What then was the Germanic view of creation? The world was created by obscure deities called "Bur's sons" who lifted it out of Gingunnagap, a "grinning (or yawning) gap" in which nothing lived but a giant cow and a primordial giant. The gods regulated the passage of the days and nights, as well as the seasons. The first human beings were Ask (ash) and Embla (elm) who were carved from wood and brought to life by the gods Odin, Honir and Lodur (these may all be synonyms for Odin). The sybil describes the great ash tree Yggdrasil and the three norns (female symbols of inexorable fate; their names indicate the past, present and future) who weave the cloth of fate beneath it. She describes the primeval war between Aesir and Vanir and the murder of Baldur. Then she turns her attention to the future.
Few other mythic systems can have as bleak a vision of the future as the ancient Scandinavian. Finally, it was believed, the forces of evil and chaos would outnumber and overcome the divine and human guardians of good and order. Finally, Loki and his monstrous children would burst their bonds; the dead would sail from Niflheim to attack the living. Heimdall, the watchman of the gods, would summon the heavenly host with a blast on his horn. Then would ensue a final battle between good and evil, which the gods would lose, as was their fate (Ragnarok).
The gods, aware of this, were gathering the finest warriors to fight on their side when the day came, but in the end they would be powerless to prevent the world from descending into the chaos out of which it had once emerged; the gods and their world would be destroyed. Odin himself would be swallowed by Fenrir the wolf, the very embodiment of evil. Still, there would be a few survivors, both human and divine, who would populate a new world, to start the cycle anew. Or so the sybil tells us: scholars are divided on the question whether this is a later addition to the myth that betrays Christian influence.
An interesting aspect with this mythology is that it (along with many other polytheistic religions) is utterly lacking in dualism. Though often portrayed as the "bad guy", Loki is not an adversary of the Gods. In fact he is often an ally and resource for Asgard. He is also one of the four gods (under his alternate name of Lodur) that create mankind, along with Odin, Vile and Ve. And even though the giants are generally opposed to the gods, they are possible to parley with (and even to party with!). The problem with giants is just that they are rude, boisterous, malignant, treacherous, uncivilized and homicidal. Not evil per se.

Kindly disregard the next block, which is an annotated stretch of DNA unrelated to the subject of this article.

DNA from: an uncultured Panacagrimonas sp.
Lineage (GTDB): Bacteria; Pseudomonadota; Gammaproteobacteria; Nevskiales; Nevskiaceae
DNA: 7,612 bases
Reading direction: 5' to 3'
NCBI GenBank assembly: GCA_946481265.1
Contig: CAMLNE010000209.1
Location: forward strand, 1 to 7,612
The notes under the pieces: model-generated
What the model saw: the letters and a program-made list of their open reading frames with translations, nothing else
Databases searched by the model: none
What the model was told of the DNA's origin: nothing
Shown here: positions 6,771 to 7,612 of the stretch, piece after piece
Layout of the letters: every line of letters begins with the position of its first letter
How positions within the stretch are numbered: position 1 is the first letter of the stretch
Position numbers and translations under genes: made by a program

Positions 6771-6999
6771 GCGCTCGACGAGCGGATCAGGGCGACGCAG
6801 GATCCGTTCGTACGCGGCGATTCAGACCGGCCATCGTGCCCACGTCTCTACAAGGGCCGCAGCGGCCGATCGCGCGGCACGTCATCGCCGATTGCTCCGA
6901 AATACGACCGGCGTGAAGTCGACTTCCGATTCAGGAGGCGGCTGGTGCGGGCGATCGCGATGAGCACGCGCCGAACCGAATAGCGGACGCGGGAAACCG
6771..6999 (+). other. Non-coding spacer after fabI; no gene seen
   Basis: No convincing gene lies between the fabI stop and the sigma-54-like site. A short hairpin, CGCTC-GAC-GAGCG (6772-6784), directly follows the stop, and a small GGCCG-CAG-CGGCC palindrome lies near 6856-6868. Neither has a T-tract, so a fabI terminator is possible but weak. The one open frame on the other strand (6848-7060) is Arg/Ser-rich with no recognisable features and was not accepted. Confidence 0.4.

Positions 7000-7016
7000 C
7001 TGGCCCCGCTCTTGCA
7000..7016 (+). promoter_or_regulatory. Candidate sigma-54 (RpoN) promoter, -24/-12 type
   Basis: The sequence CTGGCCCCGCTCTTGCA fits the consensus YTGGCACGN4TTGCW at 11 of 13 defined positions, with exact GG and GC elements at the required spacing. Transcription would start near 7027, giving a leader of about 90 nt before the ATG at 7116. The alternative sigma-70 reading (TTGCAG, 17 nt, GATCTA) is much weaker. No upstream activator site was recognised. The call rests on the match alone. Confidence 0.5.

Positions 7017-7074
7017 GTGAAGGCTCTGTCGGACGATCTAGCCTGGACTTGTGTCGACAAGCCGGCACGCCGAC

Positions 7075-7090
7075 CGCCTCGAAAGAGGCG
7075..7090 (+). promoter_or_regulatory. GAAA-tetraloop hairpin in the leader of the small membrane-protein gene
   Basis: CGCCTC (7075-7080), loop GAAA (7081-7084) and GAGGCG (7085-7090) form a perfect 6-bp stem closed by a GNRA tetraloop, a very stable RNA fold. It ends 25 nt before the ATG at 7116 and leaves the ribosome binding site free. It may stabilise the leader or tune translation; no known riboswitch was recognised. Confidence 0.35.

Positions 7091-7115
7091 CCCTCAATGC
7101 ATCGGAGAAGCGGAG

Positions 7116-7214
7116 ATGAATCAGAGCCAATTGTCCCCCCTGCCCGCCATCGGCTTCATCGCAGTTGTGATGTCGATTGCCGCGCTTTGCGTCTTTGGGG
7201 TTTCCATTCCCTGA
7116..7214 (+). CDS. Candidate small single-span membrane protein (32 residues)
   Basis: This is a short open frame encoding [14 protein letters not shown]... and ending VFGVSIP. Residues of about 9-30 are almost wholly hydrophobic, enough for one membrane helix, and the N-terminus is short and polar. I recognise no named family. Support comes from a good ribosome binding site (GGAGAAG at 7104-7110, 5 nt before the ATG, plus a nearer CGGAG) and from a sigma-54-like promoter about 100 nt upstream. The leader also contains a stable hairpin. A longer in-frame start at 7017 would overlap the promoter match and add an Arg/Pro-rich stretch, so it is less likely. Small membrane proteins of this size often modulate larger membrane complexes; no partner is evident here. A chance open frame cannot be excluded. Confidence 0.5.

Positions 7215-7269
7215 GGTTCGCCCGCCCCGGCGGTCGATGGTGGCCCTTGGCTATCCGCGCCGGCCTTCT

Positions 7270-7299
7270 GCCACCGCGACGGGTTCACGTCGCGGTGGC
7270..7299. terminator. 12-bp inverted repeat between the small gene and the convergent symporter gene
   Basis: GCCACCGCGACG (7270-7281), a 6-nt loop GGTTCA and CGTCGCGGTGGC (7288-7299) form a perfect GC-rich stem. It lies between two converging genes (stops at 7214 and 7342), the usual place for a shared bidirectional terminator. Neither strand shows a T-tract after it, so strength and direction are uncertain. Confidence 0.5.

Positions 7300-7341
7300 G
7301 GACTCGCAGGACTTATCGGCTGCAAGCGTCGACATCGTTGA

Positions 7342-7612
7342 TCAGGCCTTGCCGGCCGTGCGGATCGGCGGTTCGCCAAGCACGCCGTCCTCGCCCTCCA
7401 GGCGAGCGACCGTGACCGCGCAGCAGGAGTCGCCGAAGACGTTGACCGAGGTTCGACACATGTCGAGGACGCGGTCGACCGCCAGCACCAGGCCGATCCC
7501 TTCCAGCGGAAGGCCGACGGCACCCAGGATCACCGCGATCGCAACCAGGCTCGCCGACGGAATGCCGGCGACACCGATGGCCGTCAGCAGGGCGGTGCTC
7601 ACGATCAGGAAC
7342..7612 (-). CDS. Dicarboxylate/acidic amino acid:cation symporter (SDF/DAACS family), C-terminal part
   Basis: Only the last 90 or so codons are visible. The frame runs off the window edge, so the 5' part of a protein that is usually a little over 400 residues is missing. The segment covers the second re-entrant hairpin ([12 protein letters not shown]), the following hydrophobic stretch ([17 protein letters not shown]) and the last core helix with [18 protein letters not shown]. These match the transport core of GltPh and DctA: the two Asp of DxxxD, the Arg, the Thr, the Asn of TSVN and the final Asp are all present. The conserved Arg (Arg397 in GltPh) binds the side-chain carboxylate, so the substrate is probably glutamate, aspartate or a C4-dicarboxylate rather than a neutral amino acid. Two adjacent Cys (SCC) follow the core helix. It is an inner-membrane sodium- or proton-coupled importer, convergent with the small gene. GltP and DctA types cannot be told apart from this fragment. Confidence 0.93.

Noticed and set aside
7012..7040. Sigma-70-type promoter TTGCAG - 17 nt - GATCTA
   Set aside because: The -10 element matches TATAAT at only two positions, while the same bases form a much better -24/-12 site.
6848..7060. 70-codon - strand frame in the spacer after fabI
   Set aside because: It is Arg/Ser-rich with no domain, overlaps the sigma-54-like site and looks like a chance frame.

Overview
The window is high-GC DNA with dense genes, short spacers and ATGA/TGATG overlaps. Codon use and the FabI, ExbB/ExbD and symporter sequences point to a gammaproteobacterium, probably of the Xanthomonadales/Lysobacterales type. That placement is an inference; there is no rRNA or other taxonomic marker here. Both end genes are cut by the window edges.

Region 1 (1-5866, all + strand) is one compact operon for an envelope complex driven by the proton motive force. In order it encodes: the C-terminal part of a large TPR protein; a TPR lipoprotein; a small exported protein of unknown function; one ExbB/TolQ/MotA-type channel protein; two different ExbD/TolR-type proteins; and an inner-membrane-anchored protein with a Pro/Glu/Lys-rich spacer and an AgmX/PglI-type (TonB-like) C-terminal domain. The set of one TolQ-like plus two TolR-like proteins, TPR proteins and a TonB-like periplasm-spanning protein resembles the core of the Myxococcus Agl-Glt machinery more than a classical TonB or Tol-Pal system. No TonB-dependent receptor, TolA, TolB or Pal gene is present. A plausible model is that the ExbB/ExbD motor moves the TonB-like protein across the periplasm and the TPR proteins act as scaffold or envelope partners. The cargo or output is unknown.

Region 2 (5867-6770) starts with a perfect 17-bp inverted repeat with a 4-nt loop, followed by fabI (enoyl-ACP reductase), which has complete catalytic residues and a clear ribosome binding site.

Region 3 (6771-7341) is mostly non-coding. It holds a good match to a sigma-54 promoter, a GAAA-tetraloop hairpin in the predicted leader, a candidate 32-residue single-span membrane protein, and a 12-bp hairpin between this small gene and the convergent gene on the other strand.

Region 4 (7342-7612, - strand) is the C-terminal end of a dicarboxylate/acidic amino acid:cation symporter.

The stories that comprise what is left of the Norse mythology depict the gods and giants as colourful characters. Much like archetypes for human behaviour and abilities. For example Odin embodies wisdom and magic, Bragi is the "super-poet", Freya is everyman's desire and so on. The gods are also given very human fallacies and interests.
The form of worship practiced by the ancient Scandinavians closely resembled that of the Celts: it occurred mostly in groves and forests, and included human sacrifice in various forms: an example of Odinic sacrifice is Tollund Man. Archaeological evidence for this practice has been found in the shape of bodies of sacrificial victims perfectly preserved by the acid of the Danish peatbogs into which they were cast after having been strangled. More evidence can be found in the report which a Muslim explorer wrote of the habits of the Rus, Swedish immigrants to the area of modern Russia and Ukraine. He described how the Rus sacrificed a slave girl to keep her recently deceased master company. Only at a very late stage did a temple cult appear in the more urban areas - Christian missionaries reported seeing a magnificent temple in Uppsala that housed wooden statues of Odin, Thor and Tyr. While a kind of priesthood seems to have existed, it never took on the professional and semi-hereditary character of the Celtic druidical class.
Like that of the Celts, the ancient Germanic religion has left its traces in modern society. An example of this is some of the names of the days of the week:
- Tuesday - Tyr's day
- Wednesday - Odin's (Woden's) day
- Thursday - Thor's day
- Friday - Frey/Freyya's day
The Romance languages, on the other hand, used Graeco-Roman deities to partition their week.
Germanic religion also indirectly gave the world's one of its greatest cultural treasures when Richard Wagner used literary themes from it to compose the four operas that comprise the "Ring of the Nibelungen" cycle. Another artistic treasure that was deeply influenced by the Germanic supernatural world is J. R. R. Tolkien's "Lord of the Rings". More recent have been attempts in both Iceland and the USA to revive the old pagan religion under the name Asatru.
A common problem when researching things Norse is that the spelling of names varies much depending on one's country of origin. In the articles presented here, several common forms of the names will be presented.
- Vile and Ve
Other assorted beings
- Gods and Myths of Northern Europe, H.R. Ellis Davidson
- The Heroes of Asgard, A & E Keary
- Handbuch der Deutschen Mythologie, Simrock
- Younger Edda, Snorri Sturlusson
- Elder Edda, Saemund